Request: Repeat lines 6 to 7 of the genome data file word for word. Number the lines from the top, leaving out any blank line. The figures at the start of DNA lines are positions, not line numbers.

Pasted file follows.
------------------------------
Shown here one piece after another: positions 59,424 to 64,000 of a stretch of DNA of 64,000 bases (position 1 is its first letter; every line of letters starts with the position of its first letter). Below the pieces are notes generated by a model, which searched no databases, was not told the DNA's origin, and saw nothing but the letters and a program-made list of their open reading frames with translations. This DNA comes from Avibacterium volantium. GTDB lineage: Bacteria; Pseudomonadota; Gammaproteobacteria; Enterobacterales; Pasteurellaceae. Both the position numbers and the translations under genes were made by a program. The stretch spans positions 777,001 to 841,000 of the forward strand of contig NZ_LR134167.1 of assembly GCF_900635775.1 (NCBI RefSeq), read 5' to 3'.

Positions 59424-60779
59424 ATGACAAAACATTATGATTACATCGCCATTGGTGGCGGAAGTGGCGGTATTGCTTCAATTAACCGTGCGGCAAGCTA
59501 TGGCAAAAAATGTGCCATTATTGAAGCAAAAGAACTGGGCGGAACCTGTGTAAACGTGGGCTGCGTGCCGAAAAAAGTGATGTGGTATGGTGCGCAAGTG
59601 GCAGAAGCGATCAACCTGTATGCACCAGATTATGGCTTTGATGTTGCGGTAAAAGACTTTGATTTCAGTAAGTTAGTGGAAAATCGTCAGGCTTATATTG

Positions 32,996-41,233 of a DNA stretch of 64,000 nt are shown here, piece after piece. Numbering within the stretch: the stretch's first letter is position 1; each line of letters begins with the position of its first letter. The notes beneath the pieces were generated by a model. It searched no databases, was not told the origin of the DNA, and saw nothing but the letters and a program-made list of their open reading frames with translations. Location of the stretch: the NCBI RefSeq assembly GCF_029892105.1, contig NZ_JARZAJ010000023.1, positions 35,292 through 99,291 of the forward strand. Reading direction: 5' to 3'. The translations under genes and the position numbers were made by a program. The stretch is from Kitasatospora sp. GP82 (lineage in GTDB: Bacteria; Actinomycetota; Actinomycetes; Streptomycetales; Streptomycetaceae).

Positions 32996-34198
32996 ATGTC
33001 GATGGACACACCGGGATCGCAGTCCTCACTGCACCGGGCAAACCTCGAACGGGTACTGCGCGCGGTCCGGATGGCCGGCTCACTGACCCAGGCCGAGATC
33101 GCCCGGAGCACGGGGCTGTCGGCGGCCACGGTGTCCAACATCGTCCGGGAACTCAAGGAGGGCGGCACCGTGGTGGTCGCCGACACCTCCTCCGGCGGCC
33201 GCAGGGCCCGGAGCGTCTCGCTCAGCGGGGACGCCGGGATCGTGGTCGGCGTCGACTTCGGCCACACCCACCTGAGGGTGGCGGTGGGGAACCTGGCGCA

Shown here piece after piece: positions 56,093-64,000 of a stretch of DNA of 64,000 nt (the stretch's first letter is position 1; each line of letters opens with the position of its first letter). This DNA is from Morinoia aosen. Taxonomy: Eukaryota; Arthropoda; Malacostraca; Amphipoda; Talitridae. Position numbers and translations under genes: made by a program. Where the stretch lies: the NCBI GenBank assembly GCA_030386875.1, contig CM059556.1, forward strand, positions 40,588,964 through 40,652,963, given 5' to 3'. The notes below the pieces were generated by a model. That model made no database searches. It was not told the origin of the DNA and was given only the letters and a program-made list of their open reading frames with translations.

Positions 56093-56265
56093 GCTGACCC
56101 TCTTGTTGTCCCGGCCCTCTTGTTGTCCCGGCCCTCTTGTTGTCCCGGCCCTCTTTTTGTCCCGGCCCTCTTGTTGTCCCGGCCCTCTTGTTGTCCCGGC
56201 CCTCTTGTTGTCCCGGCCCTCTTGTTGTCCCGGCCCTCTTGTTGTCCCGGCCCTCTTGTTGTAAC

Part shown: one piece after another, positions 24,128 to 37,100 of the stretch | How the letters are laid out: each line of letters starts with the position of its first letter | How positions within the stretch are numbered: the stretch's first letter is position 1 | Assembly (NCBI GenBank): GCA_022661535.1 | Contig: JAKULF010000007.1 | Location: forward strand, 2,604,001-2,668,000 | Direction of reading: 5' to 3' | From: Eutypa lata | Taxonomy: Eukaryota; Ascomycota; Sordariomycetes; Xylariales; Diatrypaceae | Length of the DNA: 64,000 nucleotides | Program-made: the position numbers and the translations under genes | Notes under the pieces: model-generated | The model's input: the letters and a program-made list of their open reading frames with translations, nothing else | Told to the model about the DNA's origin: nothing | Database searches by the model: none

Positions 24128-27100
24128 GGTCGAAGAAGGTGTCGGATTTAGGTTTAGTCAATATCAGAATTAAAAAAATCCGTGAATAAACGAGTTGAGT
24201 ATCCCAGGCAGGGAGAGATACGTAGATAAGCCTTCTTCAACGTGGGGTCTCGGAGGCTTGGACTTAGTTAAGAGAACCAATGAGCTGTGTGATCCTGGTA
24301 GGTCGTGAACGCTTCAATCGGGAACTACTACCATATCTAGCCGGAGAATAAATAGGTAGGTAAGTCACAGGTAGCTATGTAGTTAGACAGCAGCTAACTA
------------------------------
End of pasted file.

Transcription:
Positions 32,996-41,233 of a DNA stretch of 64,000 nt are shown here, piece after piece. Numbering within the stretch: the stretch's first letter is position 1; each line of letters begins with the position of its first letter. The notes beneath the pieces were generated by a model. It searched no databases, was not told the origin of the DNA, and saw nothing but the letters and a program-made list of their open reading frames with translations. Location of the stretch: the NCBI RefSeq assembly GCF_029892105.1, contig NZ_JARZAJ010000023.1, positions 35,292 through 99,291 of the forward strand. Reading direction: 5' to 3'. The translations under genes and the position numbers were made by a program. The stretch is from Kitasatospora sp. GP82 (lineage in GTDB: Bacteria; Actinomycetota; Actinomycetes; Streptomycetales; Streptomycetaceae).

Positions 32996-34198